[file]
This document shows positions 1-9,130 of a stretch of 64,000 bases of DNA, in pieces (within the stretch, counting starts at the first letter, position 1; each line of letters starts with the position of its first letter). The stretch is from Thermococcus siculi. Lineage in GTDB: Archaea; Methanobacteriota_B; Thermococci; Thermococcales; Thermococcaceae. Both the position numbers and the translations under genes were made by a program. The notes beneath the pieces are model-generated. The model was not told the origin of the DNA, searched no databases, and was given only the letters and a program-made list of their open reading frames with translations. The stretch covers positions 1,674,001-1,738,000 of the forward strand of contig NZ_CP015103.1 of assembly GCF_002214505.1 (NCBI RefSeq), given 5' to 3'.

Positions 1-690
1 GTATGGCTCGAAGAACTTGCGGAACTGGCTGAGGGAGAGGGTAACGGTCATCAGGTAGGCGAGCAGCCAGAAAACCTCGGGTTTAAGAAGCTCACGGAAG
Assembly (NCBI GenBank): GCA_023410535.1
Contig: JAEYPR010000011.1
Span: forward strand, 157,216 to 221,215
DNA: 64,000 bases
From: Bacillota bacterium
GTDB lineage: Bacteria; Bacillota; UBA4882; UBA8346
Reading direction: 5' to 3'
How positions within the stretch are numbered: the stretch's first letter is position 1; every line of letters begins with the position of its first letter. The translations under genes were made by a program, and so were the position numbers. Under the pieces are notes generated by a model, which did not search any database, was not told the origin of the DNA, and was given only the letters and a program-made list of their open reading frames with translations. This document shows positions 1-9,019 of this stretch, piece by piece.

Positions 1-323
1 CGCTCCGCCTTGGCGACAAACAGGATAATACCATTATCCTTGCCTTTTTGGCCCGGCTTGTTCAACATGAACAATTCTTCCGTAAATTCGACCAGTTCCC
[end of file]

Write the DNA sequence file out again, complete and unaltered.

This document shows positions 1-9,130 of a stretch of 64,000 bases of DNA, in pieces (within the stretch, counting starts at the first letter, position 1; each line of letters starts with the position of its first letter). The stretch is from Thermococcus siculi. Lineage in GTDB: Archaea; Methanobacteriota_B; Thermococci; Thermococcales; Thermococcaceae. Both the position numbers and the translations under genes were made by a program. The notes beneath the pieces are model-generated. The model was not told the origin of the DNA, searched no databases, and was given only the letters and a program-made list of their open reading frames with translations. The stretch covers positions 1,674,001-1,738,000 of the forward strand of contig NZ_CP015103.1 of assembly GCF_002214505.1 (NCBI RefSeq), given 5' to 3'.

Positions 1-690
1 GTATGGCTCGAAGAACTTGCGGAACTGGCTGAGGGAGAGGGTAACGGTCATCAGGTAGGCGAGCAGCCAGAAAACCTCGGGTTTAAGAAGCTCACGGAAG
Assembly (NCBI GenBank): GCA_023410535.1
Contig: JAEYPR010000011.1
Span: forward strand, 157,216 to 221,215
DNA: 64,000 bases
From: Bacillota bacterium
GTDB lineage: Bacteria; Bacillota; UBA4882; UBA8346
Reading direction: 5' to 3'
How positions within the stretch are numbered: the stretch's first letter is position 1; every line of letters begins with the position of its first letter. The translations under genes were made by a program, and so were the position numbers. Under the pieces are notes generated by a model, which did not search any database, was not told the origin of the DNA, and was given only the letters and a program-made list of their open reading frames with translations. This document shows positions 1-9,019 of this stretch, piece by piece.

Positions 1-323
1 CGCTCCGCCTTGGCGACAAACAGGATAATACCATTATCCTTGCCTTTTTGGCCCGGCTTGTTCAACATGAACAATTCTTCCGTAAATTCGACCAGTTCCC